In my view—I address this remark particularly to the right hon. Member for Blaby—it would be both dangerous and wrong for Britain to make its decision about joining the exchange rate mechanism not on economic grounds, but as a political act—either as a gesture to demonstrate our European bona fides or, still more disastrous, as a prelude to the full-blown economic and monetary union described in stages 2 and 3 of the Delors report. We must judge such issues in the economic interests of our people, not simply as part of a madcap rush towards federalism in western Europe.

5.51 pm
Mr. John Townend (Bridlington)

I am surprised that the Opposition decided to have a second Supply day to debate the economy within seven days of the first. Nothing in the economy has changed since last week: it is as strong as it was then, and has the same troublesome but, I hope, short-term problems. The only difference is that we have a new Chancellor of the Exchequer. I congratulate my right hon. Friend on his new appointment, and wish him every success in his post. He has come in at a difficult time, but his background as a banker and former Chief Secretary to the Treasury will provide him with invaluable experience, and I am sure that he will fill the position with distinction.

Like my hon. Friends—and, indeed, many Opposition Members—I think that the former Chancellor, my right hon. Friend the Member for Blaby (Mr. Lawson), will go down in history as a great reformer. The country will, I believe, benefit greatly over the years from his reforms, particularly his reform of company taxation and the part that he played in creating the enterprise economy by reducing direct taxation dramatically and encouraging the talented in every sphere to work in this country. I find it odd that the Opposition, who were so critical of the former Chancellor last week, are now turning him into their hero, although both my right hon. Friend the Prime Minister and the new Chancellor have said that there will be no change of policy, and that the Government's priority will continue to be the defeat of inflation.

If any justifiable criticism could be made of the previous Chancellor and his policies, it would be that the Government, having brought inflation down to its lowest level for decades, have allowed it to rise again. It is easy to be wise after the event, and I think that, understandably, the former Chancellor underestimated the extent to which the economy was overheating in the first half of 1988. To be fair, I must point out that the statistics on which he and the Bank of England must work could be much better, as has been pointed out several times by the Treasury Select Committee.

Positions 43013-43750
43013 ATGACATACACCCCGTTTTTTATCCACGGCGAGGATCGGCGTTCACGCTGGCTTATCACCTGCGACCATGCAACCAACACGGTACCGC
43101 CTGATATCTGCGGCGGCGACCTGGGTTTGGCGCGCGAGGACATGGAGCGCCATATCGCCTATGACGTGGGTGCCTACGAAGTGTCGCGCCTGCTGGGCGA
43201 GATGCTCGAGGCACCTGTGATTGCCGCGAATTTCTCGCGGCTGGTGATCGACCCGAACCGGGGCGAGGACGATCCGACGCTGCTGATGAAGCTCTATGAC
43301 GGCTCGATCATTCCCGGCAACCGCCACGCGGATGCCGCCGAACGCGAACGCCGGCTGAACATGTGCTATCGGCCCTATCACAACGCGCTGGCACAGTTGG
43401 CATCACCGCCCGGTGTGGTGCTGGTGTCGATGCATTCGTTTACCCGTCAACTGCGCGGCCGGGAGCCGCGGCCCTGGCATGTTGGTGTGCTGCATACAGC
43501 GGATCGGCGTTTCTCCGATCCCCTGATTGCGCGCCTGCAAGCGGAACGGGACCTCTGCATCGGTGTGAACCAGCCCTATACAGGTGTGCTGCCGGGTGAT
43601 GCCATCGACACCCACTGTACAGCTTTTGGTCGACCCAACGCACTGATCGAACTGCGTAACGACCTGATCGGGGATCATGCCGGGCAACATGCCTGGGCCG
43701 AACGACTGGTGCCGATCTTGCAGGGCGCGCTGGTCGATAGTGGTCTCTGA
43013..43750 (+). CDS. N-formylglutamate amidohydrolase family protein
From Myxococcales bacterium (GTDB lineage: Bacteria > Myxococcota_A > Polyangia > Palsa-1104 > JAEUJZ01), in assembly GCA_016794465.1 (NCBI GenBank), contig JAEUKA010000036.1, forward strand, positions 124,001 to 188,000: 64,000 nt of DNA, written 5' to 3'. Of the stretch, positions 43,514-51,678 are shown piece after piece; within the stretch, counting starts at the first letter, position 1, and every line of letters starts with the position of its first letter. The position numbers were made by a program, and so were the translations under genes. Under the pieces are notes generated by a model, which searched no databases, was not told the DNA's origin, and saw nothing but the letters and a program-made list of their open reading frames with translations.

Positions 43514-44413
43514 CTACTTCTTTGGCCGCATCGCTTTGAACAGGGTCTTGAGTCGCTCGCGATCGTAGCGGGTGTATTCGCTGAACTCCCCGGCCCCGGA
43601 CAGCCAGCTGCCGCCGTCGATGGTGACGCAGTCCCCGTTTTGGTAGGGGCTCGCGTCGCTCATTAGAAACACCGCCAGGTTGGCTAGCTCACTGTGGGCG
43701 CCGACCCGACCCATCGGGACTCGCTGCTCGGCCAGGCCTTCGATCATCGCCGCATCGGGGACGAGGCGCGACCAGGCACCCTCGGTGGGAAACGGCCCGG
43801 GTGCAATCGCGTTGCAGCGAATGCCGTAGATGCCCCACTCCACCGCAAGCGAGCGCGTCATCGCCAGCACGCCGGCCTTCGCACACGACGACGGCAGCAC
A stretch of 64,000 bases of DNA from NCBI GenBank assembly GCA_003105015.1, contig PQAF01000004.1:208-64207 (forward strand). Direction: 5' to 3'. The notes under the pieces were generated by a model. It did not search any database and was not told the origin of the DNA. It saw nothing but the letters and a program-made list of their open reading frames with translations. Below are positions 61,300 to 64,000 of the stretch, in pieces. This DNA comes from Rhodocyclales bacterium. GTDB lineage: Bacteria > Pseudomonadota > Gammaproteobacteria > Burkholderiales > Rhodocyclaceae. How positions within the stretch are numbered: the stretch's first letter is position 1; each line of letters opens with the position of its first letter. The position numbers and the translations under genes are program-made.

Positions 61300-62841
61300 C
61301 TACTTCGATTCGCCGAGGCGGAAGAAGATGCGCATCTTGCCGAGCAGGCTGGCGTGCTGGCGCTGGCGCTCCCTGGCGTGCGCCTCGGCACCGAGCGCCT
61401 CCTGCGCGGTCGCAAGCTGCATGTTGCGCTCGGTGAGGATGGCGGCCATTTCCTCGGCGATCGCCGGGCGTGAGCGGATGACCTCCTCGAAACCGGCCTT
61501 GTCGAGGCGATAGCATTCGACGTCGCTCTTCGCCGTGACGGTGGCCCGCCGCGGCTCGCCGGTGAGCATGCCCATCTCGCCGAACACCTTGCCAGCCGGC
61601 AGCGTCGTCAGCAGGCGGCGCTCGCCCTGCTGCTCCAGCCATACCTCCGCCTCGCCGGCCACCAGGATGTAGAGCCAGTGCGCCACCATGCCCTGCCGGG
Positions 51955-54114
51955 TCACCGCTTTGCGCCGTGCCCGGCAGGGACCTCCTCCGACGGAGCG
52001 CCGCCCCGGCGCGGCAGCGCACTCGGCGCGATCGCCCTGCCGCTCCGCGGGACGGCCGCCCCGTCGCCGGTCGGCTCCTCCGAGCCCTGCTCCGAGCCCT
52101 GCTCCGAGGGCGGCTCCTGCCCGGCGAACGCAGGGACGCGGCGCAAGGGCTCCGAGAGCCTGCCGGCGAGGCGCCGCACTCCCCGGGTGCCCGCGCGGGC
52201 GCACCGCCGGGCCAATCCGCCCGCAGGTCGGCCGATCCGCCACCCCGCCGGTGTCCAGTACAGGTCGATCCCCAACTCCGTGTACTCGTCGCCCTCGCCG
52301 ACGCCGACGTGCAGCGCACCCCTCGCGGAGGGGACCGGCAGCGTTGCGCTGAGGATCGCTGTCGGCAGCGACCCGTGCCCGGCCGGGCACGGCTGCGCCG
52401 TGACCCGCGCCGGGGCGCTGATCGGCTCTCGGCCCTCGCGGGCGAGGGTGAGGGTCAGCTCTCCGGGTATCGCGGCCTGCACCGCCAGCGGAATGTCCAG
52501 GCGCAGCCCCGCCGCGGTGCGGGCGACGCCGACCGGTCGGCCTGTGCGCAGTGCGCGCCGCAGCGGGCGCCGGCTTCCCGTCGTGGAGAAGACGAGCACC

Most people, I think, agree in retrospect that monetary conditions in the first half of 1988 were too lax, and that it was a mistake to try to shadow the deutschmark at a level of DM3 to the pound when market pressures were forcing the pound up.

Mr. John Butcher (Coventry, South-West)

Did my hon. Friend hear the former Chancellor say that he recommended according the Bank of England similar status to that of the German Bundesbank, and that the Bundesbank had enjoyed constitutional independence and been both a brake on inflation and a prudent guardian of the money supply in the Federal Republic, thus providing the benefits that we have seen in that country? Will my hon. Friend say a little more about what may be the ex-Chancellor's final legacy to the House, in that he has moved us in the same direction—I hope inexorably?

Mr. Townend

I noted what the former Chancellor said with great interest, and have made a note to refer to it later in my speech.

To shadow the deutschmark, the Chancellor reduced interest rates several times, and I think that that error played a major part in the overheating of the economy. If it had not been made, our trade deficit would now be lower, as would inflation, and interest rates would not have been able to rise so much. Taking that into account, I find it strange that so many hon. Members on both sides of the House are so enthusiastic about joining the exchange rate mechanism. When my right hon. Friend the Member for Blaby was shadowing the deutschmark, the United Kingdom was a de facto member of the ERM, and we are now paying a heavy price for that.

Mr. Bell

The hon. Gentleman is quite right: at that time we were a de facto member of the ERM. That was the entire policy, although it certainly was not elaborated by the Treasury.

The hon. Gentleman has criticised the former Chancellor for shadowing the deutschmark. The real reason why the economy went into disequilibrium was not that, however, but the fact that the right hon. Gentleman reduced income tax so much that he put £6,000 million into the economy.

Mr. Townend

There is another reason, which I shall come to in a minute.

If there was a disagreement between the former Chancellor and the Prime Minister at that time—as many commentators have said—time has proved that, once again, the Prime Minister was right. It is not often that I agree with the right hon. Member for Bethnal Green and Stepney (Mr. Shore), but I thought that he made some relevant points. We are not yet fully aware of the strain that will be put on the system when the other members of the ERM abolish exchange controls.

I also find it strange that those on the Opposition Front Bench are so keen to join a mechanism that depends on the dictate of the Bundesbank. Let me now deal with the point made by my hon. Friend the Member for Coventry, South-West (Mr. Butcher). I thought that one of the ex-Chancellor's most significant statements today was his suggestion that he had advanced to the Prime Minister proposals to make the Bank of England independent and more like the Bundesbank. That may indeed be one of his great legacies: an independent Bank of England would give us even less reason to join the ERM and experience the discipline of the Bundesbank.